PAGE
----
We don’t like to make assumptions around here, but there is one we are willing to go out on a limb for and it’s that making sure you have happy clients is at the core of what you do. Because, when we think about the amazing pros in this community, it is full of people who will go above and beyond to help make their couples’ wedding days the best ones ever. But, the other thing we would go so far as to say? It’s that, at some point, almost everyone has found themselves in between a rock and a hard place when that couple you love actually asks you to do something that is out of scope. So today, we wanted to share some communication tips and swipe copy to help you hold your boundaries without making a fuss that your couple might have crossed a line. Read on to get what you need to confidently respond to clients when you receive out-of-scope requests (and hold that line!).

 

Why even small out-of-scope-requests can be a problem

You might be thinking about all of the small ways you have willingly done something out-of-scope for a client and wonder what the big deal is. (You are, after all, in the business of pulling off what sometimes seems impossible!) But, here is the thing, while you might sometimes choose to do the extra thing because it’s what you want to do, there is a difference when you are asked to provide extras. Take these two scenarios into consideration:

You are on a consultation call with a potential client that was scheduled to be 30 minutes. And, you find yourself hitting it off with them and really wanting them to book you but they still have a few questions. You decide that letting the call go for an additional 15 minutes is worth it because it might be what gets them to request a contract.

You are on a consultation call with a lead who doesn’t feel like the right fit but who has a million questions. You want to help even though it’s unlikely you’ll get hired but when you try to end the call after the scheduled 30 minutes, they say they have one more question. You let them ask it but it seems to have opened the floodgates and all of the sudden an hour has passed.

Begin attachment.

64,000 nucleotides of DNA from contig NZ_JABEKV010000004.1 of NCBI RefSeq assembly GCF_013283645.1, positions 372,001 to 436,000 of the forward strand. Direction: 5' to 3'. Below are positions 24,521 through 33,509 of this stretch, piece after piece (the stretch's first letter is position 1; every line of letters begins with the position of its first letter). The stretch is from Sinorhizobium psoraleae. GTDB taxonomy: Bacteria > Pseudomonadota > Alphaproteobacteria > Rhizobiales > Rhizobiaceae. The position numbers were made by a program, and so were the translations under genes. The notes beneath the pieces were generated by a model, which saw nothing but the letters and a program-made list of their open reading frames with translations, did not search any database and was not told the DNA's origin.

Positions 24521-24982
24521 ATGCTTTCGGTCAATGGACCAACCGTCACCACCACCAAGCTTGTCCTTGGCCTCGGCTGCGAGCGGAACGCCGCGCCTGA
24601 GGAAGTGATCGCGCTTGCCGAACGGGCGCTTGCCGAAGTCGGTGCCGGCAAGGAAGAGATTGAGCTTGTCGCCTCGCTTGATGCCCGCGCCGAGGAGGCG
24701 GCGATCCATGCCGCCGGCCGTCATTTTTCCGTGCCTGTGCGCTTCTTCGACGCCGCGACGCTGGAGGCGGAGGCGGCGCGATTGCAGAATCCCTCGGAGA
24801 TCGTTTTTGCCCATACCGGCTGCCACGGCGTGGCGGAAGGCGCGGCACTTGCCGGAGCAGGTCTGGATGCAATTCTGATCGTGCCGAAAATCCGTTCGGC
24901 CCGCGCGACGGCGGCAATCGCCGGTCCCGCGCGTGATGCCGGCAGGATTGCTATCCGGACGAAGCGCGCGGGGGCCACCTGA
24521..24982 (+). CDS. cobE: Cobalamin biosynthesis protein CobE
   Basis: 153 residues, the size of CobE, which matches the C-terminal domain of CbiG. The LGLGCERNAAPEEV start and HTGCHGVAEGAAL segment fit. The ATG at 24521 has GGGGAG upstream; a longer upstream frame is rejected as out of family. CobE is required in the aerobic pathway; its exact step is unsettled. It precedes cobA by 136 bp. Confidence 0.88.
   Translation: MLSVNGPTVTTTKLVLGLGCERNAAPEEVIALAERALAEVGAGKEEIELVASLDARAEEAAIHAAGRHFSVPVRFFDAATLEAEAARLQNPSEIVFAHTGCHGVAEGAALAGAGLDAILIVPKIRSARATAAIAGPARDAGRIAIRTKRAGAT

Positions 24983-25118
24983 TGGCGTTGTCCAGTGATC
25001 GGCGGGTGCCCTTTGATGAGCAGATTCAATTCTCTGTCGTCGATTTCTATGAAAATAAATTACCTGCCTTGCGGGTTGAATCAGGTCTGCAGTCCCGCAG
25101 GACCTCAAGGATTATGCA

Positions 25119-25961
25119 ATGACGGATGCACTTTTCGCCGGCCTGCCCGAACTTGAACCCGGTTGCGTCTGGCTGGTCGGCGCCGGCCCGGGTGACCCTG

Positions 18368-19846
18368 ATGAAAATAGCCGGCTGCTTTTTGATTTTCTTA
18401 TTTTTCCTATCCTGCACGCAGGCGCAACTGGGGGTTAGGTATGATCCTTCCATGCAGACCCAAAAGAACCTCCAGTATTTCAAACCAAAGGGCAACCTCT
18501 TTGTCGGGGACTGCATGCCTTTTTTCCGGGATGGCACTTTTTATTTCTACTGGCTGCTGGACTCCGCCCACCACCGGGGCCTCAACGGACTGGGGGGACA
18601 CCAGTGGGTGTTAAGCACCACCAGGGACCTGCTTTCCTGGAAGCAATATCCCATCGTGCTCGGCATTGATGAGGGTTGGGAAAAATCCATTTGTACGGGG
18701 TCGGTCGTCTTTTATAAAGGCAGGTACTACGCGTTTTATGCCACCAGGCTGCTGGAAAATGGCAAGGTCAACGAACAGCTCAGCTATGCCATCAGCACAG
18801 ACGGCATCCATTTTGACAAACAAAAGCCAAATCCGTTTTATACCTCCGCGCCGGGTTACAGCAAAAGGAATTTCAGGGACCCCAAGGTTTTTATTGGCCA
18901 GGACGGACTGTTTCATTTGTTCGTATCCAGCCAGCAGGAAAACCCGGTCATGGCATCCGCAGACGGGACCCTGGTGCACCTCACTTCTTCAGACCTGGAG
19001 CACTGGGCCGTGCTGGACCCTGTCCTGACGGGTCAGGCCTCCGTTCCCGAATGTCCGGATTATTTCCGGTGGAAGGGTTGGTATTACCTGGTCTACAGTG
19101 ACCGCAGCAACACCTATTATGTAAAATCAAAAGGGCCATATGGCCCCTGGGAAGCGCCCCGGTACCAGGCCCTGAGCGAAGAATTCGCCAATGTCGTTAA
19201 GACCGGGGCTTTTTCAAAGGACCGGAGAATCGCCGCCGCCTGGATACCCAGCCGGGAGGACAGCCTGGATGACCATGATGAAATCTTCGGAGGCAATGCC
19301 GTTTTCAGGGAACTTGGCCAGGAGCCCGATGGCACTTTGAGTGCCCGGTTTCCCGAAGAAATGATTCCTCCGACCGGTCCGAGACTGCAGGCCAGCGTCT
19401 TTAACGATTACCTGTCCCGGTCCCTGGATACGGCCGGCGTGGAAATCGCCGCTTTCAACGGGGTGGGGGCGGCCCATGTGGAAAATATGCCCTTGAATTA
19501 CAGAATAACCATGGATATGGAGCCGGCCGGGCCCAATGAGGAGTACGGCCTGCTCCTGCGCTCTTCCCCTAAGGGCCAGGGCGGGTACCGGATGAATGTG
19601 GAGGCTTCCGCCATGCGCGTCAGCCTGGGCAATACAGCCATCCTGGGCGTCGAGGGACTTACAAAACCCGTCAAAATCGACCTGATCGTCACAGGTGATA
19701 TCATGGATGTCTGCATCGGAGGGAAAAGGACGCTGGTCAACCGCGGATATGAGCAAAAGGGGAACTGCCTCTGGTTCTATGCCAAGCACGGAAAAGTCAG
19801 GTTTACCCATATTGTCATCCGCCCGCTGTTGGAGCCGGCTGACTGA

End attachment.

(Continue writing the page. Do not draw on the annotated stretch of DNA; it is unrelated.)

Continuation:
How do you feel after each of these calls? (We’re guessing pretty good after the first and pretty frustrated after the second.) We know these examples are benign, but they do demonstrate how extra phone calls, meetings that repeatedly run long, additional revision requests, or a poorly timed ask that requires a trip back to the flower market can turn a simple ask into a scenario where you feel like you are forced into giving more of your most precious resource—your time. 

 

How to respond to an out-of-scope request

Needing to say “no” to clients can make even the most confident wedding pro feel uneasy because the right words never seem to spill out. But, when it comes to protecting your time so you can ensure that all of your clients are getting the best customer service you can give them, an out-of-scope request is certainly on the short list of things you might need to draw a line for and say “no” to. So, when it comes to formulating your response, here are some of our top communication tips to keep in mind:

 

Pro-tip: The first thing you should do after getting a request that feels like it might be out-of-scope is read through your contract to confirm that it is. Doing so will also make it easier for you to clearly communicate why the request is out-of-scope if it gets to that point.

  • Use the communication channel you are most comfortable with. If the thought of saying “no” to someone’s face is enough to keep you ever responding, consider sending your reply via email or giving them a call
  • Think about delaying your reply (just a bit!). Making someone wait 24 hours for your reply when you usually get back in touch within a few hours is a subtle way of communicating the request is out-of-scope
  • Keep your response simple and, if possible, give them another choice that is in scope
  • If saying yes to the out-of-scope request inhibits you from providing services you are contracted to do, communicate that. You can use phrases like “no, but…” or “yes, if…”
  • If the request can be accomplished with additional budget or resources, say something along the lines of “in order to make that happen…”

 

Don’t know where to start with your response? Here is some swipe copy you can tailor to your scenario:

Hi [client’s name],

 

I received your request yesterday and it is a great idea! I definitely think it will add to the overall design and I wanted to discuss what it will take to bring those to life. We are just one week out from needing to go to print in order to get your invitations out as planned, so at this point in the process, the additional round of revisions will push things back by two weeks. Also, there will be an additional design fee of $350 since you have already received the drafts outlined in my contract. Does this sound like a good plan to move forward? Let me know and I will get working on the updates!

 

Best,

Your name

 

Finding yourself needing to say a “hard pass” to clients and want to know what a lawyer thinks you should do? Read more about how to say “no” to clients confidently and politely!

 

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